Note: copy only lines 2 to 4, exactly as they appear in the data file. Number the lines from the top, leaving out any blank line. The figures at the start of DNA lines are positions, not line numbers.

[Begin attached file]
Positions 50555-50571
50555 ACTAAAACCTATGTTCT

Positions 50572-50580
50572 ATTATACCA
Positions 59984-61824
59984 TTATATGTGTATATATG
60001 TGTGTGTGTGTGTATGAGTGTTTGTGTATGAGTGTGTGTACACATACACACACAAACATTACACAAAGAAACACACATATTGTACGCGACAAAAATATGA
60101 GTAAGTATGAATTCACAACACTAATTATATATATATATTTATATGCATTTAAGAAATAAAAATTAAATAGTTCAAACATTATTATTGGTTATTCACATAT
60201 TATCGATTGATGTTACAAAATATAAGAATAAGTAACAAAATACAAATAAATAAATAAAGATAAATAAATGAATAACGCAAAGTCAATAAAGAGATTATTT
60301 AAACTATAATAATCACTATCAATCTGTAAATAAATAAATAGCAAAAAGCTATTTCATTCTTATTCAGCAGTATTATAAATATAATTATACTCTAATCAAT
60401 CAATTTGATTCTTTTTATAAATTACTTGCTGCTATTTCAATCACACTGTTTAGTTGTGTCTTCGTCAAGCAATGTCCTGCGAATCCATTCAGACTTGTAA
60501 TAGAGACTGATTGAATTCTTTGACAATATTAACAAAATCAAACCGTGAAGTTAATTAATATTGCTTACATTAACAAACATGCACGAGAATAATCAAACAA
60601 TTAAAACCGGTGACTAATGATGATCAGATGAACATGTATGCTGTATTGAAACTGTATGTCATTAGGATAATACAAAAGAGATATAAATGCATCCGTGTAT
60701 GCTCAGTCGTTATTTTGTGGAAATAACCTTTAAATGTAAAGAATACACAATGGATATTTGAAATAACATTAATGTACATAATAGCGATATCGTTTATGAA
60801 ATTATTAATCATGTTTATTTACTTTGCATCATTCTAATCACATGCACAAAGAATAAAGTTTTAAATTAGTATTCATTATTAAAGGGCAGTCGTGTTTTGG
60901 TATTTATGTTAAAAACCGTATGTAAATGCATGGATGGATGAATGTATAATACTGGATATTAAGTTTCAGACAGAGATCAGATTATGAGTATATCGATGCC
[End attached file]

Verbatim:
50555 ACTAAAACCTATGTTCT

Positions 50572-50580
50572 ATTATACCA